Read on and let me know what you think…
Some simple pros and cons
Before I get to the main course of my argument, here are some hors d’oeuvres:
- It may give a new writer the impetus and belief they need to move on with a writing career
- It’s good experience
- It’s nice to feel part of a community
- It’s 50,000 words more than you had before you started.
- It marks you out as an amateur
- It’s a side-show from productive work
- The quality will be poor meaning lots of re-writes
I could argue against most of these but my position (as I said in NaNoWriMo and Me) is a mixture of experience and the chance to explore 50,000 words in December. Since writing that post I have wondered how meaningful 50,000 words actually is…
How meaningful is 50,000 words?
There’s a mantra attached to NaNoWriMo that points out The Hitchhiker’s Guide to the Galaxy and Great Gatsby as fantastic and short novels. In my case I want to point out two things:
- I’m not Douglas Adams (or F Scott Fitzgerald)
- What about second and final draft?
I’m not Douglas Adams (or F Scott Fitzgerald)
All well and good for those whose success I might only dream of emulating but I am not them. I may have spent an afternoon drinking with Douglas Adams (another story for another time) but that didn’t teach me much about writing. There are no doubt many more 50,000 word works that never see the light of day or the caress of the printing press. They also don’t get a look-in from publishers.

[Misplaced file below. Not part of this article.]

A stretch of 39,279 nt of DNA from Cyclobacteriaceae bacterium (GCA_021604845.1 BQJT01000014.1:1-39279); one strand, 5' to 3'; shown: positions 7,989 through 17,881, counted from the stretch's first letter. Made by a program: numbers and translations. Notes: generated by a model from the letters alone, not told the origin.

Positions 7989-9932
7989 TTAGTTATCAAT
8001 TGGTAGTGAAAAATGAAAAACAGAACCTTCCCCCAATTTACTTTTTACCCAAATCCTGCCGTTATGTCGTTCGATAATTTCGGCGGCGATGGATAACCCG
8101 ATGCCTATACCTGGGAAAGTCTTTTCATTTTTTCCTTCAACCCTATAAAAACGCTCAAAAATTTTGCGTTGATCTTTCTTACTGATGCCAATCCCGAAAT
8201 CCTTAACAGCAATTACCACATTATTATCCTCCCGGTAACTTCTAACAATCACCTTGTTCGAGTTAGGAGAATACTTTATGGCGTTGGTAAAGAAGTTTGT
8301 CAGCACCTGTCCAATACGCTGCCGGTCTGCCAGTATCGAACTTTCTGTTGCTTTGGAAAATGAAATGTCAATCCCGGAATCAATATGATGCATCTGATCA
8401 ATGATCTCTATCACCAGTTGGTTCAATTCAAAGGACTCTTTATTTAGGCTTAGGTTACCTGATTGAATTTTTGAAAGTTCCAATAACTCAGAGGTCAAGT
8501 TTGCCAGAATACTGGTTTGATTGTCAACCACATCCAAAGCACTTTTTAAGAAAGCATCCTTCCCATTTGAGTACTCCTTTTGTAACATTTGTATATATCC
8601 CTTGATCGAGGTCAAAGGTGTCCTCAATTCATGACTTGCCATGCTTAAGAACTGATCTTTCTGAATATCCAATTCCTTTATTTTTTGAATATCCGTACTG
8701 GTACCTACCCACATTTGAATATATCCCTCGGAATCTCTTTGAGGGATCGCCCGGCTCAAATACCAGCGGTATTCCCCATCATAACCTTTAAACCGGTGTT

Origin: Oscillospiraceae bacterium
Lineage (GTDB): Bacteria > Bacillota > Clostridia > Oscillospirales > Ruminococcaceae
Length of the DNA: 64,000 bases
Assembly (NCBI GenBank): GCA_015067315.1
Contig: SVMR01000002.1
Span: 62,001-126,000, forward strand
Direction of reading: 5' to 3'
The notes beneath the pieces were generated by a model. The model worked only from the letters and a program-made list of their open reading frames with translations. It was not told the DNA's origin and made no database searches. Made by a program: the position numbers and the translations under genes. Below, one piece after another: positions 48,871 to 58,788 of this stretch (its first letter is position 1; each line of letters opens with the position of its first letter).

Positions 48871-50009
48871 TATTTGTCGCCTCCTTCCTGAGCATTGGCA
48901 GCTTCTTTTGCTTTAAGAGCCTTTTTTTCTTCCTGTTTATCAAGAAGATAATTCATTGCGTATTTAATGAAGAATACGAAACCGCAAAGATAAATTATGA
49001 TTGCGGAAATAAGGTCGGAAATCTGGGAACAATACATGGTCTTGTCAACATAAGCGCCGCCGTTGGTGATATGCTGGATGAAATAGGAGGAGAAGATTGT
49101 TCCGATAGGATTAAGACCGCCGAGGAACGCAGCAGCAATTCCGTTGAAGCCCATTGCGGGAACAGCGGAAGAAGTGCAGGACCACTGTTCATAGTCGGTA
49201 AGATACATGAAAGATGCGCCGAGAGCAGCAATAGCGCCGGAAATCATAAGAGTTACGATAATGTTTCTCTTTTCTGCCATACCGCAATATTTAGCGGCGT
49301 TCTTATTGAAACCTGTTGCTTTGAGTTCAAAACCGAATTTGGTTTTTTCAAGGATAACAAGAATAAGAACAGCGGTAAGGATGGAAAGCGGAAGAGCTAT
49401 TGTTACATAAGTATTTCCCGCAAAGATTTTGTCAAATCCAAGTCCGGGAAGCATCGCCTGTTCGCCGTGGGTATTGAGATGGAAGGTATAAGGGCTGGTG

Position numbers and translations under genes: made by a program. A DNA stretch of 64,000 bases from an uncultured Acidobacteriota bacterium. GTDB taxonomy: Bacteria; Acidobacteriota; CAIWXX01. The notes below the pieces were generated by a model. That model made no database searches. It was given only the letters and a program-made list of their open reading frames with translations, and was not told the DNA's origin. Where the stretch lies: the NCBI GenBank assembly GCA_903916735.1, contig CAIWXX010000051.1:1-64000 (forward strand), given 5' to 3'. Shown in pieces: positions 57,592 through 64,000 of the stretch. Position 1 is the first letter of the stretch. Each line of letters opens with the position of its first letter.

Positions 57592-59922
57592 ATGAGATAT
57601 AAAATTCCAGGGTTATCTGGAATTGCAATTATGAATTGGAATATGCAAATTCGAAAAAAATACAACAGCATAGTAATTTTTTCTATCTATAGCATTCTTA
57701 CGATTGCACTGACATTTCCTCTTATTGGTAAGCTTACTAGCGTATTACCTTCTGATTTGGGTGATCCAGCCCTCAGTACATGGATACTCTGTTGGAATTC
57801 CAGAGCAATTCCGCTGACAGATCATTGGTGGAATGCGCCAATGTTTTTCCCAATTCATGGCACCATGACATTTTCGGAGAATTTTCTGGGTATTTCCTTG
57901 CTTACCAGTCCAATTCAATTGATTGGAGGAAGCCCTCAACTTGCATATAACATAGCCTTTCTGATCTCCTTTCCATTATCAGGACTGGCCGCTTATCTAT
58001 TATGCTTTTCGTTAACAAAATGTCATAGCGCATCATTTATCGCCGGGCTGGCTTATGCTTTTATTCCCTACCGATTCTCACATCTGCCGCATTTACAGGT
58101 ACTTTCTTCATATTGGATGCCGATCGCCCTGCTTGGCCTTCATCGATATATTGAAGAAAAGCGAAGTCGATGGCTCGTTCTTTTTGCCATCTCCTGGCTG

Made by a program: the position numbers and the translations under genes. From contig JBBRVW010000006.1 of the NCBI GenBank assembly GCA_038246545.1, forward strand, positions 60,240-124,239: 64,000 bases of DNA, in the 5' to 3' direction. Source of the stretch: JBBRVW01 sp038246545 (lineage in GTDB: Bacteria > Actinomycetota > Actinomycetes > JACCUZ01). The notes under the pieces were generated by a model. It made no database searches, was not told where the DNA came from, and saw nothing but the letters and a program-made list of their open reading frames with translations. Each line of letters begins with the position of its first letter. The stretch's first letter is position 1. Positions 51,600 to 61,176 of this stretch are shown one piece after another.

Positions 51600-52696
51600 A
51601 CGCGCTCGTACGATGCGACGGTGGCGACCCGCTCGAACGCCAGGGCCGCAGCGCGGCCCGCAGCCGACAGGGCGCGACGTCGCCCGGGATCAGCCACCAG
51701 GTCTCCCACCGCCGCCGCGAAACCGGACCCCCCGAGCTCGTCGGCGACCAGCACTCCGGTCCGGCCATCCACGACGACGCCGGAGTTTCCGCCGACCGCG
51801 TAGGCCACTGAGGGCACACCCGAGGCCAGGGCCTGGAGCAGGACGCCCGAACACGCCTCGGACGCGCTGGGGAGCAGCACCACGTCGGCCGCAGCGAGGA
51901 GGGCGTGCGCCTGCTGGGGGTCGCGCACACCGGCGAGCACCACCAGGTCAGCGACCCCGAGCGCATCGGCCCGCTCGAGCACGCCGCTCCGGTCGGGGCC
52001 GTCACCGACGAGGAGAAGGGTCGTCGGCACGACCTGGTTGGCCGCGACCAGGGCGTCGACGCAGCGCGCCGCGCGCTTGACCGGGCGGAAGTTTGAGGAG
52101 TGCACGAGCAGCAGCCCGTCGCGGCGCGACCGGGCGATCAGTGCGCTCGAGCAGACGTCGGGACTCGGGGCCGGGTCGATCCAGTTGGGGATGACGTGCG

Depending on genre a writer might need anywhere from 60,000 to 120,000 words to stand a chance with a first novel. Lets therefore suggest a good NaNoWriMo target might be 80,000 words.
What about second and final draft?
The observation on quality (if you believe it) is that rushing a novel in a month (if it is a rush) means low quality. This may or may not be true but it is generally the case that writers overrun the first draft then trim back for final. A rule of thumb (from a short scan of blog posts and tweets might be 20% trimming.
This means to trim to 80,000 words you need a first draft of 100,000 words. This is twice the target for NaNoWriMo!
Is all lost?
Well no because 50,000 words (if you stick at that target) is still even in part worth having. Note also:
- Self-publishing and ebooks are breaking the mould of the traditional market. With no print costs why not sell a so-called short 50,000 word story for a reasonable price?
- Maybe you could set a higher target than 50,000 words? If you only manage 65,000 words then you comfortably smash the NaNoWriMo target and have around two-thirds of a first draft of a traditionally sized novel.
Thoughts – am I mad, confused or correct? Let me know!